Lizzo ft. Ariana Grande – Good As Hell

Tones And I – Dance Monkey

Ariana Grande and Victoria Monét – Monopoly

Chromatics – On The Wall

Låpsley – Operator (DJ Koze’s Extended Disco Version)

Beyoncé (etc) – Brown Skin Girl

Ariana Grande – Break Up With Your Girlfriend, I’m Bored

Lola Young – 6 Feet Under

Ariana Grande, Miley Cyrus, Lana Del Rey – Don’t Call Me Angel

Charlotte Adigéry – High Lights

How NOT to write about music – 90. Billie Eilish

Billie Eilish
Reinforcement. That’s what music journalism usually provides, not searching out new routes, supplying treasure maps to undreamed-of troves, expanding minds. Reinforcement. You want your taste validated, reinforced… well, come this way. Walk this way. Talk this way. You know you don’t really need a seal of approval, an award, a plaque on your wall stating what great aesthetic choices you make on a day-to-day basis, but… well. It’s still nice, isn’t it? Get an expert in to agree with you. Check your DIY plumbing and vouchsafe for its sturdiness. In the absence of any friends…

The shocker for me is the way I often validate myself, sometimes unknowingly. I wrote about Lizzo yesterday, but I first wrote about Lizzo six years ago (thanks to a then brand-new writer Lee Adcock). I knew how cool Billie Eilish was the first time I heard her on the Radio One Breakfast Show. The review I wrote then remains inch-perfect and I see no reason to change it now.

I have this on constant repeat and it races round my head on a loop of delight and discovery. It is playful, it teases but it is also maudlin and it depresses. It is conflicted, confused. I love conflicted, confused. That is my main jam in life. Feeling conflicted. Such a natural pace and rhythm and timing. The way it stops and then jolts awake. The way it jolts awake and then screams silently and then stops and then runs away and then loops around once more. The way it falls asleep. The Way It Keeps You In The Dark. We all fall asleep. We all feel excited and depressed and maudlin and charged simultaneously. We all like to be playful with our darkest spirits. We all crush. We all crash. We call crush.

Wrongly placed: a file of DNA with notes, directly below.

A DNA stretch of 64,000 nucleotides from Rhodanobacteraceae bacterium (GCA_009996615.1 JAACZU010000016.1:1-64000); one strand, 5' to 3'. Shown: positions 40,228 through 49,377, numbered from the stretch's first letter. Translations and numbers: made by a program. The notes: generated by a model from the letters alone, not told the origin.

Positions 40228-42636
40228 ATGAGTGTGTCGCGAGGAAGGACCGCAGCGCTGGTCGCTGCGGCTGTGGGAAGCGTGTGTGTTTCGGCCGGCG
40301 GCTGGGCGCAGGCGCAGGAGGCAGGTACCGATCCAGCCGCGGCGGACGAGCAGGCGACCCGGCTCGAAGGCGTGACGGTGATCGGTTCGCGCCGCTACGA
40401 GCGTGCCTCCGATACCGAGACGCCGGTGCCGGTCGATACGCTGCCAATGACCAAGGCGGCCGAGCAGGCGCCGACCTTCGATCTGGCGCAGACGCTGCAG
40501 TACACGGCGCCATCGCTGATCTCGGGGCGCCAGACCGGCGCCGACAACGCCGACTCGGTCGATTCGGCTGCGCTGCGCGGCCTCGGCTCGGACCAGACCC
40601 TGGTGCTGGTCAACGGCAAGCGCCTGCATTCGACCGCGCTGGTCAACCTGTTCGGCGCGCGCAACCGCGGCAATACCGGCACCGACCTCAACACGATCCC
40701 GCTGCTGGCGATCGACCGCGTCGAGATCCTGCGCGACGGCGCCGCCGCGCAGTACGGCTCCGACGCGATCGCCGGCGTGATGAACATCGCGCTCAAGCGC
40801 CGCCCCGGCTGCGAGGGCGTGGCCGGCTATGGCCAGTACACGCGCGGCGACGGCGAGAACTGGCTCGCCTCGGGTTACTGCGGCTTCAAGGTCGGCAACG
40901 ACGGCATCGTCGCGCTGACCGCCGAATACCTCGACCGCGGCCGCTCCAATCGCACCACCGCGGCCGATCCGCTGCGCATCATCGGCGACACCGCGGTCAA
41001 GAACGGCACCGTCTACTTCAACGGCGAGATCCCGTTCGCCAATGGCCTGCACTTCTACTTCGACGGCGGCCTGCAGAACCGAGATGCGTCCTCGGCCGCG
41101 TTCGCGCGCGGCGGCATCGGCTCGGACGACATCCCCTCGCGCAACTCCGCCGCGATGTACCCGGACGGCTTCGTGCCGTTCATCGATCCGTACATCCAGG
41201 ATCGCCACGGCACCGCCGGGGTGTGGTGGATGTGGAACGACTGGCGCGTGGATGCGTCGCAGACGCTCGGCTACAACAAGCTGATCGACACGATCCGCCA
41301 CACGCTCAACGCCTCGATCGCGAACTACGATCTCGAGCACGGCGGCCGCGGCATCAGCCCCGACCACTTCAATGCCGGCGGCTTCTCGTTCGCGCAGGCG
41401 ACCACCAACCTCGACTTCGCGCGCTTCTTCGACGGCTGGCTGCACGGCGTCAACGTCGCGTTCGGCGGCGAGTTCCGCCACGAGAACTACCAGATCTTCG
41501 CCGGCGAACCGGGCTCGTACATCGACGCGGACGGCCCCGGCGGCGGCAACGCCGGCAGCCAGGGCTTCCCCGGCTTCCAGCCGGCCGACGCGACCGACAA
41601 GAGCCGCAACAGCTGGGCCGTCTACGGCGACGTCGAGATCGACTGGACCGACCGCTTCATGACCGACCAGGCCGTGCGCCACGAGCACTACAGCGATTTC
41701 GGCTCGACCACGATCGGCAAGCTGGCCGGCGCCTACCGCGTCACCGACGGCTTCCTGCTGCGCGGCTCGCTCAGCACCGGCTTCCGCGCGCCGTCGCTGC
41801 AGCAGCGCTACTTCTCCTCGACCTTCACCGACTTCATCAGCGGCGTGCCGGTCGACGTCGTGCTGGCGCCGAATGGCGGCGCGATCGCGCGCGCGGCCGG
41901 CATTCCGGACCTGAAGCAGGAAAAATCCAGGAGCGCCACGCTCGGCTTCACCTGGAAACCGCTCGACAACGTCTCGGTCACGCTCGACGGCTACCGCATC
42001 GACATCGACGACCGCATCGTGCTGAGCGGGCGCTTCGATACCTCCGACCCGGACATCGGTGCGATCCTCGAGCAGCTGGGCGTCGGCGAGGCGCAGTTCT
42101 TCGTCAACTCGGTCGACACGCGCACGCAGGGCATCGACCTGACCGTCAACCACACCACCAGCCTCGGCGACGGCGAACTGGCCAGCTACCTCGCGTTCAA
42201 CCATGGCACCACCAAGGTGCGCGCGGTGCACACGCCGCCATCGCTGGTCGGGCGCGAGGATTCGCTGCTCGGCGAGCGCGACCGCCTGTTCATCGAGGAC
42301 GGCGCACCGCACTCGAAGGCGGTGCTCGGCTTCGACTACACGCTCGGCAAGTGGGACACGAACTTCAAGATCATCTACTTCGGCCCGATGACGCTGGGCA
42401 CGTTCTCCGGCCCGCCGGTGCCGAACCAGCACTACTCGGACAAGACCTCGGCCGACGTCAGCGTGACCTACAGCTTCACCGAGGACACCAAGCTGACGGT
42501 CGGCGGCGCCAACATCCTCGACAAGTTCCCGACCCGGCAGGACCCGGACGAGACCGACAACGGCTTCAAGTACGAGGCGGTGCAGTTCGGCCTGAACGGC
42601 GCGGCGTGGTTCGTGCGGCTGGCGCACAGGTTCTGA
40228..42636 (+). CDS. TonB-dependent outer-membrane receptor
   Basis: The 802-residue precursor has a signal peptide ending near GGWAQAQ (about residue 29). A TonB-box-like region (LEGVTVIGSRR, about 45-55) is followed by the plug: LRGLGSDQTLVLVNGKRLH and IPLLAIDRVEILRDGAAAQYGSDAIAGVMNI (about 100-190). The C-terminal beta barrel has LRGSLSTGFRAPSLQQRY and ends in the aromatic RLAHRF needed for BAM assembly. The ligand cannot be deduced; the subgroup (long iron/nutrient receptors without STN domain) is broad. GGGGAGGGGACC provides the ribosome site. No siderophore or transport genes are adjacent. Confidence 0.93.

If I could I would put this review on an endless timeless loop so it keeps disappearing and reappearing every five minutes. And…

Billie.

Should I pad this out? Careful.

And yet… I seek to reinforce what I have already written. Right now. Right here. I cannot allow such a wonderful moment as what happened over the weekend at Glastonbury to go unremarked upon. Right now. Right here. Is it remarkable that she bounces on the balls of her feet all the way across the stage and exhorts the crowd to join in on the joy? No. Of course not. Billie. Look at the way she dresses! She’s real! Listen to the way she sings! She’s real! Listen to that joy, that knowledge. Billie.

The NME has it right: a once-in-a-generation show. Every time I hear this, ‘Bad Guy’, the album… I am so happy. I think of my two youngest dancing, and I am so happy. I think of myself dancing and I am so happy. I think of Billie dancing across the stage at Glastonbury and I am so happy.

What a time to be alive.